Change in the Dispersed Territory: (Proto)Types for a New Urban Paradigm

Open Access Journal | ISSN: 2183-7635

Article | Open Access

Change in the Dispersed Territory: (Proto)Types for a New Urban Paradigm


  • Maarten Gheysen Department of Architecture, KU Leuven, Belgium
  • Sophie Leemans Department of Architecture, KU Leuven, Belgium


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Abstract:  Dispersed territories such as Flanders (Belgium) have been amongst others described as layered territories, as a palimpsest landscape, or as both a selective and a-selective infill of the territory. In the constant re-editing and change of this territory, historical remnants remain visible and often form a departing point for further adaptations and changes. One of these remnants, the moated farmstead, has evolved from a historical (proto)type to a common typology in South-West Flanders and enabled inhabiting the territory dispersedly. Moated farmsteads are typically composed of a series of different buildings and are surrounded by an artificial water body. The moat formed the central point of a larger land management system. Nowadays, many of these farmsteads still exist, however, over time they lost their original purpose and transformed into a variety of uses. The design of a prototype, i.e., a first model later evolving into a type, a recurring model, as an architectural object can simultaneously relate to a larger theoretical reflection on the scale of the territory. Subsequently, these farmsteads lead to the question: What (proto)types have been developed to demonstrate the uniqueness of the relation between the land/labour/living in a dispersed territory? Can we re-interpret the moated farmstead as a new (proto)type to establish a more sustainable way of urbanising the countryside in a dispersed context? Therefore, this article first documents the historical figure of the moated farmstead as an architectural object, socio-economic and political organisation, and ecological land management, and documents its change throughout time. Then, a reflection is built on how, at the time of their emergence, these moated farmsteads were an exponent of a sustainable and ground-breaking type that enabled a dispersed settlement pattern. Finally, the potential of the farmstead as a new prototype for a twenty-first-century dispersed territory is discussed.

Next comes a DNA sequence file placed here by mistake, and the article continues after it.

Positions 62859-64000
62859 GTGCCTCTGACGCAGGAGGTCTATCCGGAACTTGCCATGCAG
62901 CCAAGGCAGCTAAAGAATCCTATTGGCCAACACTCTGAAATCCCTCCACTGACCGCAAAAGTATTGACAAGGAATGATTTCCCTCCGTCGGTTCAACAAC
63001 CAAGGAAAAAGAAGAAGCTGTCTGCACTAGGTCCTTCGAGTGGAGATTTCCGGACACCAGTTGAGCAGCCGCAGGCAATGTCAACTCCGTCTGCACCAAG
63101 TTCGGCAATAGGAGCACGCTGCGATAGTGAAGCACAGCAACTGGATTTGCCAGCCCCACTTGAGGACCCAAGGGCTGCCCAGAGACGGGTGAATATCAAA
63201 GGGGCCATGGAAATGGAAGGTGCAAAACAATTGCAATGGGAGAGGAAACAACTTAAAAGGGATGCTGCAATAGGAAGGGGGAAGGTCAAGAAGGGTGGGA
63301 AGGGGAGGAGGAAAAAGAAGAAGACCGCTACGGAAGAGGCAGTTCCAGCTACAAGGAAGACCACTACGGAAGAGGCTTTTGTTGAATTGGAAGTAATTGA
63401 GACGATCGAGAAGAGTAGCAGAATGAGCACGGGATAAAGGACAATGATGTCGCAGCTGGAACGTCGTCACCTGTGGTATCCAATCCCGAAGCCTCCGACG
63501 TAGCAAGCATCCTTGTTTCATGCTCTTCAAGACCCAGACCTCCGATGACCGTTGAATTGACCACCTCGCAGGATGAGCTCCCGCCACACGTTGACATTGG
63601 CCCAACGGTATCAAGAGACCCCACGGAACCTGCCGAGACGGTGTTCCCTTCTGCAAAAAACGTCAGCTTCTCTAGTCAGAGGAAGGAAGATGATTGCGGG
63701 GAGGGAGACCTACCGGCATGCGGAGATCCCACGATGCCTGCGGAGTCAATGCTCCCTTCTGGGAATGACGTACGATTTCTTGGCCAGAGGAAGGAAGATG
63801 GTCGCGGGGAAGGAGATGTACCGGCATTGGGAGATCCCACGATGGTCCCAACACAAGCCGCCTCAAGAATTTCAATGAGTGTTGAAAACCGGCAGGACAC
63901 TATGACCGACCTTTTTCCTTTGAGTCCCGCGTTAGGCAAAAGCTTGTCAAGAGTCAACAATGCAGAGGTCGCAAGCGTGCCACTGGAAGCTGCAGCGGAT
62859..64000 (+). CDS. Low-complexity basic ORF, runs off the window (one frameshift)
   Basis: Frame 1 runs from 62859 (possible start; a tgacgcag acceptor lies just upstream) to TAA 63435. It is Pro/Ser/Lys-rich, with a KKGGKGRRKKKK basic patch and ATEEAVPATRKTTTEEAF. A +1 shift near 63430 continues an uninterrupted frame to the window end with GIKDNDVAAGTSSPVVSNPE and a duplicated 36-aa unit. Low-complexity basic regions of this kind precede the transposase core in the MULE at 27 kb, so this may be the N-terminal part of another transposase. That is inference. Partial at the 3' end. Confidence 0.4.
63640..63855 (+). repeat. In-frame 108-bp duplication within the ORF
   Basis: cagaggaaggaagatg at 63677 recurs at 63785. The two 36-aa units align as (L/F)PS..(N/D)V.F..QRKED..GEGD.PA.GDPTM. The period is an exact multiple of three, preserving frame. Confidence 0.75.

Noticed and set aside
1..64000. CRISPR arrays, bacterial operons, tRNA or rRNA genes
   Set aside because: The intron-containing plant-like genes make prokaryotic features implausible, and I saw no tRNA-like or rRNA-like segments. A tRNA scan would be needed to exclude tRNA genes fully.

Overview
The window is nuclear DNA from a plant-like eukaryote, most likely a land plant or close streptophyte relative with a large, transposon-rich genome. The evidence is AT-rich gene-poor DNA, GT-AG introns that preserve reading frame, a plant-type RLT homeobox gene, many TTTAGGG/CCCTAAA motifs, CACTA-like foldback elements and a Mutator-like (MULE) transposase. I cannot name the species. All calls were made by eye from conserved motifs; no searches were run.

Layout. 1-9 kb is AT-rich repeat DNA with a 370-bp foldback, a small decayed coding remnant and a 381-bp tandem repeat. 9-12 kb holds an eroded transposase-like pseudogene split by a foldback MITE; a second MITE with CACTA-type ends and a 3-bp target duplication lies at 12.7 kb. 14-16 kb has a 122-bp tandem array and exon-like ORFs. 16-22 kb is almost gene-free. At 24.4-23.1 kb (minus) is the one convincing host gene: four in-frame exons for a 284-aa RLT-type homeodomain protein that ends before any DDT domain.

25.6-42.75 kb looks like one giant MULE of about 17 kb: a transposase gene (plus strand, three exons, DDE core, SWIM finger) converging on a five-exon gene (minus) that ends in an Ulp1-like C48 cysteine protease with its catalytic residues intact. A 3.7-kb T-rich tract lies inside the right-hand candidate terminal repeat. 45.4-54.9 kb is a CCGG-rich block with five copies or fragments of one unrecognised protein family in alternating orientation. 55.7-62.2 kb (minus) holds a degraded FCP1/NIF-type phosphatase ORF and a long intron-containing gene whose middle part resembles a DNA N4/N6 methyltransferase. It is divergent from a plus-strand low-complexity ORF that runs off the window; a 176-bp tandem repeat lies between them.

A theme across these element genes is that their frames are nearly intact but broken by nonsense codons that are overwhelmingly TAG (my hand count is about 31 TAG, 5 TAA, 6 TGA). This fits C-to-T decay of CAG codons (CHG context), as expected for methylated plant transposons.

Keywords:  architectural prototype; architectural typology; Belgium; dispersed territories; Flanders; moated farmstead; urban transformation

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DOI: https://doi.org/10.17645/up.v8i1.5949


© Maarten Gheysen, Sophie Leemans. This is an open access article distributed under the terms of the Creative Commons Attribution 4.0 license (http://creativecommons.org/licenses/by/4.0), which permits any use, distribution, and reproduction of the work without further permission provided the original author(s) and source are credited.